English grammar is so complex and confusing for the one very simple reason that its rules and terminology are based on Latin -- a language with which it has precious little in common. In Latin, to take one example, it is not possible to split an infinitive. So in English, the early authorities decided, it should not be possible to split an infinitive either. But there is no reason why we shouldn't, any more than we should forsake instant coffee and air travel because they weren't available to the Romans. Making English grammar conform to Latin rules is like asking people to play baseball using the rules of football. It is a patent absurdity. But once this insane notion became established, grammarians found themselves having to draw up ever more complicated and circular arguments to accommodate the inconsistencies.
My first rule of travel is never to go to a place that sounds like a medical condition and Critz is clearly an incurable disease involving flaking skin.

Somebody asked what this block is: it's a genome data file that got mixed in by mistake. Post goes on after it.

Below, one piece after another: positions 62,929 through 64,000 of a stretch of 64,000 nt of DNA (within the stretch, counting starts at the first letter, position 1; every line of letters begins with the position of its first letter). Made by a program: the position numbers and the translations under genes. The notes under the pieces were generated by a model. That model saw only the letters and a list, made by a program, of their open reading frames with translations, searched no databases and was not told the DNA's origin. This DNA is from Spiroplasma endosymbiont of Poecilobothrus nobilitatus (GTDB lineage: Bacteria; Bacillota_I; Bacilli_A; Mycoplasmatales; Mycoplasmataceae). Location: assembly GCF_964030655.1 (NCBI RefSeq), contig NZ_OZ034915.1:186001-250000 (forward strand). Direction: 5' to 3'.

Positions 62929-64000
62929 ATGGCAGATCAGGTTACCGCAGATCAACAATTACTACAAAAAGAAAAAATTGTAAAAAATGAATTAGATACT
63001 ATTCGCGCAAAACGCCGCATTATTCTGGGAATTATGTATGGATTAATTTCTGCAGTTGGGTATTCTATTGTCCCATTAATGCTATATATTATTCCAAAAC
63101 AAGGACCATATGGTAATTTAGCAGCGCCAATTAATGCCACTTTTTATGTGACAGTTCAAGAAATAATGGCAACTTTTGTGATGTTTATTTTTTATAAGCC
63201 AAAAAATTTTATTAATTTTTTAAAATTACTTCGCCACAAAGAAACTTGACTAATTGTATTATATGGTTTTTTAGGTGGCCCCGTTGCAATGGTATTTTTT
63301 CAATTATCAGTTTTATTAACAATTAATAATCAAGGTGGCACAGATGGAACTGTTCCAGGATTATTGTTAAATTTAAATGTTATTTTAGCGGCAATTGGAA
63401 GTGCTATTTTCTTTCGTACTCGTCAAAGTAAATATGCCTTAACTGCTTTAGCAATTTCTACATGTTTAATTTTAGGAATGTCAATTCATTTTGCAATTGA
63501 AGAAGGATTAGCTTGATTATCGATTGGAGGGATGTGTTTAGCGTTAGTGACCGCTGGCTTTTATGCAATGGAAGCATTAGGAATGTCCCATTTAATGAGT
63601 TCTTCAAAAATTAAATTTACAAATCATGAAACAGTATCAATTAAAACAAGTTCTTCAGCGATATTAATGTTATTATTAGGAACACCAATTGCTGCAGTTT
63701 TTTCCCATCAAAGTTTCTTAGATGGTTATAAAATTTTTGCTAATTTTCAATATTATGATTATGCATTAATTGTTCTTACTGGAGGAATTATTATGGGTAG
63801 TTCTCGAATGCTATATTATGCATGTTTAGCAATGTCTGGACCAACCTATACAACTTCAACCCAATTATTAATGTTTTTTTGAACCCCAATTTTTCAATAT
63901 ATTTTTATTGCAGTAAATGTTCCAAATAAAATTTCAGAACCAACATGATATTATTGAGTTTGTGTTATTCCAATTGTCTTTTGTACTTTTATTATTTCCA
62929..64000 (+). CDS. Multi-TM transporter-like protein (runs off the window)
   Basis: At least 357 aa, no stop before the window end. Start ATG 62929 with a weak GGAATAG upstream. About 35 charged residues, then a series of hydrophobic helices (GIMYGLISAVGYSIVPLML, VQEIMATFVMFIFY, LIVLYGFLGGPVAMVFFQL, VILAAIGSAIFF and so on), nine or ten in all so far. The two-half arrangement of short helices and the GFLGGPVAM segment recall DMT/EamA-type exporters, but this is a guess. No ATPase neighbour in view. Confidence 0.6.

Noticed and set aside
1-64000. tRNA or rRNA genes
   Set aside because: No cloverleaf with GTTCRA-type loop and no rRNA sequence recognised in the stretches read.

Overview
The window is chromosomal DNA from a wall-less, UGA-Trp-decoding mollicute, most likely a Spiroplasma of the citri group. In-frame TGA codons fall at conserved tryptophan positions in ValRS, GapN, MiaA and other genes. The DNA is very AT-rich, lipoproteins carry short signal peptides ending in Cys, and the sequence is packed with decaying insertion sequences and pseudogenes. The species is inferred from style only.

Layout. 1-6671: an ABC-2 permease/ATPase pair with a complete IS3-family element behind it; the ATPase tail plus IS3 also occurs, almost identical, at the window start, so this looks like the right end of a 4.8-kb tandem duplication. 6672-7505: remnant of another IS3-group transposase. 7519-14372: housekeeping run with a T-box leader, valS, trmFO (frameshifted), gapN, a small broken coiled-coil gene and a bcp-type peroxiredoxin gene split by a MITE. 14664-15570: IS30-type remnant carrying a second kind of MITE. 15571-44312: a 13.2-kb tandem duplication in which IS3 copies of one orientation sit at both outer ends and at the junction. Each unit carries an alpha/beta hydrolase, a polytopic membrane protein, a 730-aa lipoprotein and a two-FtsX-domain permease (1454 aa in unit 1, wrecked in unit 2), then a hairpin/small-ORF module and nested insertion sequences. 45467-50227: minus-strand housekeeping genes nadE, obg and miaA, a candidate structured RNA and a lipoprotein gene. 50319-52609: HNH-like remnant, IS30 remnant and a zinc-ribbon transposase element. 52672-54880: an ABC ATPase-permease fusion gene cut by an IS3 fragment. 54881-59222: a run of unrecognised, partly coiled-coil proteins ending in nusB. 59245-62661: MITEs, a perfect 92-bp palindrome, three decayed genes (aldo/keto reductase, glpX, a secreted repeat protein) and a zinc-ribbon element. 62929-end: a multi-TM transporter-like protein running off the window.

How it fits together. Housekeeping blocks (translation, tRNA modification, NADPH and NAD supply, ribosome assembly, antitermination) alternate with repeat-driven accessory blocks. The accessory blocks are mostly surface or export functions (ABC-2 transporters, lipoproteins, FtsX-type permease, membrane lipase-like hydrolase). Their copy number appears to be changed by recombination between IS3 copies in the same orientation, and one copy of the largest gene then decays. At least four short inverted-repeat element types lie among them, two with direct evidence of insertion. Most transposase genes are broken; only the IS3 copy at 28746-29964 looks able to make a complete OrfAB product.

There are only three things that can kill a farmer: lightning, rolling over in a tractor, and old age.
I have long known that it is part of God's plan for me to spend a little time with each of the most stupid people on earth.
When I was growing up I used to think that the best thing about coming from Des Moines was that it meant you didn't come from anywhere else in Iowa. By Iowa standards, Des Moines is a mecca of cosmopolitanism, a dynamic hub of wealth and education . . .
The whole of the global economy is based on supplying the cravings of two per cent of the world's population.
I had always thought that once you grew up you could do anything you wanted - stay up all night or eat ice-cream straight out of the container.
Boston's freeway system is insane. It was clearly designed by a person who had spent his childhood crashing toy trains.
My first rule of consumerism is never to buy anything you can't make your children carry.
Incidentally, disturbance from cosmic background radiation is something we have all experienced. Tune your television to any channel it doesn't receive, and about 1 percent of the dancing static you see is accounted for by this ancient remnant of the Big Bang. The next time you complain that there is nothing on, remember that you can always watch the birth of the universe.
Thomas Kuhn - Oliver Wendell Holmes - Milan Kundera - Karen Armstrong - John Grisham - Herbert Kaufman - Henry Drummond - Dr. Seuss - Denis Waitley - Charles Caleb Colton